A 25-year project to suck up a cancer-causing chemical from the soil in central Hanford has ended in success.
“It’s one of the longest running cleanup projects on the Hanford Site,” said Karen Wiemelt, vice president of soil and groundwater cleanup for Hanford contractor CH2M Hill Plateau Remediation Co.
Nearly 90 tons of carbon tetrachloride were removed from soil as deep as 200 feet below the ground in central Hanford.
The chemical was used in the process to recover plutonium from liquid waste at the Plutonium Finishing Plant from 1955-73, according to DOE. Carbon tetrachloride is more commonly known for its past use as a dry cleaning solvent.
Over the years at Hanford, hundreds of thousands of gallons of the solvent were discharged into the soil near the Plutonium Finishing Plant.
They left three-quarters of a square mile of soil contaminated, with some of it reaching the groundwater more than 200 feet below the ground’s surface. There, it spread to contaminate abut 5 square miles of groundwater.
The 200 West Pump and Treat Facility that opened in 2012 is removing carbon tetrachloride, among other chemicals from contaminated groundwater, and then reinjecting clean water back into the ground.
Removing the carbon tetrachloride from the soil prevented more of it from reaching the groundwater, which helps protect the Columbia River, Wiemelt said. Groundwater in central Hanford moves toward the river.
Hanford officials turned to technology already used in the petroleum industry, soil vapor extraction, to clean the soil. Similar systems have been used to remove gasoline from the soil surrounding leaking underground storage tanks at gas stations.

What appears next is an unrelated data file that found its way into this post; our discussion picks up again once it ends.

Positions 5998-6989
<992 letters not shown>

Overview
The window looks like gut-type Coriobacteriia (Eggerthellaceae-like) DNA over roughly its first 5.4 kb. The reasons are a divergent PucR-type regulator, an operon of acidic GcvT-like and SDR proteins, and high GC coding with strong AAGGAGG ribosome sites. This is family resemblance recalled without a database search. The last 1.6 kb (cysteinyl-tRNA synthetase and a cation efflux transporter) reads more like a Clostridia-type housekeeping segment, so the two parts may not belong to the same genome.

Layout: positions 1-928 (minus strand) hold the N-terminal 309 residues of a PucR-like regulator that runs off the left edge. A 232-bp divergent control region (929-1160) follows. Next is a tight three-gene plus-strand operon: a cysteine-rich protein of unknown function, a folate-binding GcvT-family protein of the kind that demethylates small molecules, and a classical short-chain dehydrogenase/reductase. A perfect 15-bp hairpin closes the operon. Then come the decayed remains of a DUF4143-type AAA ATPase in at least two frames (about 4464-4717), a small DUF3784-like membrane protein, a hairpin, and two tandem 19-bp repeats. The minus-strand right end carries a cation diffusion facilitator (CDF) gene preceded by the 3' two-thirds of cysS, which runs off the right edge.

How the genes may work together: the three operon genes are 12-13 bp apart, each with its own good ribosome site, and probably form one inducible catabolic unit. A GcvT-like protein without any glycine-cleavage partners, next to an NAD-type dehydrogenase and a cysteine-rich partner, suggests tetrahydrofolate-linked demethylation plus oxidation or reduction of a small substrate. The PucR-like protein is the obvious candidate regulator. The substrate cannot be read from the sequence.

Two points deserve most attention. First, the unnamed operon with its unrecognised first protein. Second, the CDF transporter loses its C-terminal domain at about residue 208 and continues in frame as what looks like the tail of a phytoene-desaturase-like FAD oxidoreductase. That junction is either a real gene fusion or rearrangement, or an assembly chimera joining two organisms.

But as the technology was investigated for Hanford use in the early 1990s, it had never been used on such a large project, Hanford officials said at the time.
At Hanford, a large vacuum pump was attached to monitoring wells near the Plutonium Finishing Plant.
The vacuum created an air flow in the soil, causing the heavy liquid to evaporate and the vapor to be drawn through the soil and into a well with openings along its sides.
As it went up the well, it was collected on activated carbon. In recent years the contaminated filters have been disposed of at a lined landfill in central Hanford.
About 60 percent to 70 percent of the carbon tetrachloride removed was collected in the first five years of operating the extraction system, Wiemelt said. Results were best in hot weather when carbon tetrachloride most easily converted to a vapor.
The system was shut down periodically in later years of the project to see if residual contamination would return.
The final shutdown was in 2012, when carbon tetrachloride was in concentrations too low for the system to be effective and appeared to meet legal cleanup standards.
But DOE and contractors continued to monitor the soil for the next several years, proving to the Environmental Protection Agency, the regulator on the project, that the chemical was removed from the entire area.
Total project costs were not immediately available, but from 2002-15 about $9.6 million was spent, a relative bargain at a site that spends more than $2 billion a year on cleanup.
“EPA was very pleased with how effective this early action was in addressing contamination,” said Emerald Laija, an EPA environmental scientist.
The project, which required persistence by workers, has been another important step in protecting Hanford groundwater and the Columbia River, said Michael Cline, director of the Department of Energy soil and groundwater division at Hanford.